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The most important meal
It's National School Breakfast Week in Evans
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A pre-K student at Claxton Elementary enjoys her breakfast earlier this week, which is National Breakfast Week. - photo by Special

      CLAXTON - Many people have heard that "breakfast is the most important meal of the day," but do they know why, or if it is true?
       Tonya Blocker, school nutrition director of Evans County Schools, talked about the essential morning meal to mark National School Breakfast Week.
      Eating a balanced breakfast can reduce fatigue, help banish the blues, and improve concentration and alertness, Blocker said. Children who eat breakfast each day also perform better academically since their growing bodies and developing brains rely on the regular consumption of food.
      If a child skips breakfast, he or she could end up going for as long as 18 hours without food, she said, puting him or her in a state of semi-starvation, potentially resulting in physical, mental and behavioral problems.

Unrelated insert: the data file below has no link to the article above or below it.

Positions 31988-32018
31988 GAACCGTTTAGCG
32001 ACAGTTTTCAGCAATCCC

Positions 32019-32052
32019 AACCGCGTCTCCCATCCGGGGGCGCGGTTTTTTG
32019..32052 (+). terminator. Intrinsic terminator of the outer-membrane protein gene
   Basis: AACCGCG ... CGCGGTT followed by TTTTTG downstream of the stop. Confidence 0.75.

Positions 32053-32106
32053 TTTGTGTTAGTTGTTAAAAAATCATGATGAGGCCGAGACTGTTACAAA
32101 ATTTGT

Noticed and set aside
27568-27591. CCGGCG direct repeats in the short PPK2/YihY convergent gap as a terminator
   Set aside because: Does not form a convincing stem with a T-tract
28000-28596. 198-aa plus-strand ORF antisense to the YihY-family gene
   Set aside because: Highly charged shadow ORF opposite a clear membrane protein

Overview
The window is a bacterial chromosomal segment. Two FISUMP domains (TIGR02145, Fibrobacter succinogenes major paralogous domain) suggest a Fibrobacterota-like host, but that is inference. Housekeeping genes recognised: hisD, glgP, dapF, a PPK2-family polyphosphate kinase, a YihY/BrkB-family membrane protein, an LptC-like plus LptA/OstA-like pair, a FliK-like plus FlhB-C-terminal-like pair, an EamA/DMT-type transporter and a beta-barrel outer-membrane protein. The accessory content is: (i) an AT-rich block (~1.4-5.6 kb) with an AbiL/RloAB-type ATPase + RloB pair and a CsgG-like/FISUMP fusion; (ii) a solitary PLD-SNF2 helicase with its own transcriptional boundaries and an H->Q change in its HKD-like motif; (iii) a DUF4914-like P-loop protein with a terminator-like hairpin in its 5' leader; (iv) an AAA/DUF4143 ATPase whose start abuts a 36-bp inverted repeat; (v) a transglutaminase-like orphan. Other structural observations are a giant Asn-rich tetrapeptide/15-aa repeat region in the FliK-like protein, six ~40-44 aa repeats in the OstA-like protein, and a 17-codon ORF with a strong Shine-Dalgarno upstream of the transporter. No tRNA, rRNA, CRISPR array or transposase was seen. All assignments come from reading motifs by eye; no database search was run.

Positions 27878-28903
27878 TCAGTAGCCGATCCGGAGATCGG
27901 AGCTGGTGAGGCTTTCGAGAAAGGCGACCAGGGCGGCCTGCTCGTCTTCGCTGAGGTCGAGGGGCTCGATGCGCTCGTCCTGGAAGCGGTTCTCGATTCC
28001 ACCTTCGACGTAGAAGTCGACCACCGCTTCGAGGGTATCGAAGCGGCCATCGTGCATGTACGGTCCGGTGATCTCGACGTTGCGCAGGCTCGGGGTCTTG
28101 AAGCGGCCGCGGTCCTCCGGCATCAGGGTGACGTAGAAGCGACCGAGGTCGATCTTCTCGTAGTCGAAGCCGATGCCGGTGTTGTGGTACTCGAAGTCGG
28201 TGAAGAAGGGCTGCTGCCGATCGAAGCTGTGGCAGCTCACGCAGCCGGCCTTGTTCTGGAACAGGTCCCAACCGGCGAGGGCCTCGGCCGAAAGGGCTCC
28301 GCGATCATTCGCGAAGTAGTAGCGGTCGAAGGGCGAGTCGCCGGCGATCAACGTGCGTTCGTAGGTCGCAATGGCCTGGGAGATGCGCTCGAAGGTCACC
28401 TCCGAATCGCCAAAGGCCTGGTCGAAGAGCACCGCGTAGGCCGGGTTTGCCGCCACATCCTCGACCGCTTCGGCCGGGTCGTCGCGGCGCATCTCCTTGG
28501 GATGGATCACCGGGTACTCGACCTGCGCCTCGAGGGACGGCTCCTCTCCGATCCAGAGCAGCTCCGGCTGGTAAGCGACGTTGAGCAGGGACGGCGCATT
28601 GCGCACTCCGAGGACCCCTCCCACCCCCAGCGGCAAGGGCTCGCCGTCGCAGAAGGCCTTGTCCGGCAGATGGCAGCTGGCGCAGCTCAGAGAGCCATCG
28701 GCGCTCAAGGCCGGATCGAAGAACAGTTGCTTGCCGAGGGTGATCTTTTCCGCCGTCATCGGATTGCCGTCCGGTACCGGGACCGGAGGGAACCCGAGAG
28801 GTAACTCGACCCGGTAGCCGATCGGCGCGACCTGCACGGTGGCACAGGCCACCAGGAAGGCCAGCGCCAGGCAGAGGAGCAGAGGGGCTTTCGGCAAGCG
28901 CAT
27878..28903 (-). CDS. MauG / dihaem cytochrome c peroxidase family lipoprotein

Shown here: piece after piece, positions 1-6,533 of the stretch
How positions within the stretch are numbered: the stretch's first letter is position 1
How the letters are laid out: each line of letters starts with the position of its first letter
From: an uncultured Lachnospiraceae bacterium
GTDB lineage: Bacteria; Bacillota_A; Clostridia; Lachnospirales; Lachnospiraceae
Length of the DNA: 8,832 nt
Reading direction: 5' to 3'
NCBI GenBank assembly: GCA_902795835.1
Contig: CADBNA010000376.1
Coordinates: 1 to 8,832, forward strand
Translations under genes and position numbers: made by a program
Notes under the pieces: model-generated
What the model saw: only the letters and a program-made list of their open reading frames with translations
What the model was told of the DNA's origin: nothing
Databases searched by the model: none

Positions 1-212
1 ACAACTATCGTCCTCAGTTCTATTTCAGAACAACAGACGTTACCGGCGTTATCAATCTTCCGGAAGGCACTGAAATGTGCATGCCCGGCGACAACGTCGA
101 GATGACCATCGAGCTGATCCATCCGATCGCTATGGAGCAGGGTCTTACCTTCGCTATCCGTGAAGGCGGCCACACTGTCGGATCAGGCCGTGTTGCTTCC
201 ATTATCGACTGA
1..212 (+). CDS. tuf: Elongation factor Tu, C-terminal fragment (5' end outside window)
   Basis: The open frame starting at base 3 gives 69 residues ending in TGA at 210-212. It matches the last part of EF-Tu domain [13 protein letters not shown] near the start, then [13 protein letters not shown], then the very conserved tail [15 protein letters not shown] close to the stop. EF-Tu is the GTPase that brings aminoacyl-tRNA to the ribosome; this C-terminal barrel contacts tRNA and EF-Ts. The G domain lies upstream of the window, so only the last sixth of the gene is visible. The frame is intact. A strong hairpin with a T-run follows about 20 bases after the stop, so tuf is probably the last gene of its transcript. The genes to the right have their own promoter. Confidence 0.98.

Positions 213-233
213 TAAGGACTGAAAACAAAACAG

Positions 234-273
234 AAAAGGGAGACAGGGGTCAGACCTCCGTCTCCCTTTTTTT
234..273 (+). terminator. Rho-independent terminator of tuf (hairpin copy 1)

"By fueling up their brains and bodies with nutritious meals," Blocker said, "kids will be more efficient in just about everything they do."
      The same results are true for adults, she said. Those who skip breakfast in an effort to lose weight are actually more likely to gain weight than lose it.
      Skipping breakfast has been linked to the development of obesity and can actually make weight control more difficult.
      In celebration of National School Breakfast Week, launched in 1989, students in Evans County are receiving nutrition book marks, nutrition education handouts, and food guide pyramid pencils all month long.
      The School Breakfast Program was established in 1966 as a two-year pilot project designed to provide grants in assisting schools serving breakfasts to "nutritionally needy" children.
      In 1975 the program received permanent authorization from the federal government.
School breakfast must meet the recommendations of the Dietary Guidelines for Americans, said Blocker, and provide at least a quarter of the recommended dietary allowances for protein, calcium, iron, vitamin A, vitamin C and calories.
      The decisions about what specific foods to serve on the menu and how they are prepared are made by the school system's food service director, she said, with input from parents and students.
Breakfast is available to all students in Evans County each school day, said Blocker, and during the summer feeding program.
      "Parents need to make sure their children have a chance at a good start each day," said Blocker, "by making sure he or she eats breakfast each day, either at home or at school."
      During the 2010 school year, 158,284 breakfasts were served in Evans County schools, she said, with an average cost of $1.63 per meal.
      For more information about the School Breakfast Program, please contact Blocker at 739-3544 or a school's cafeteria manager.

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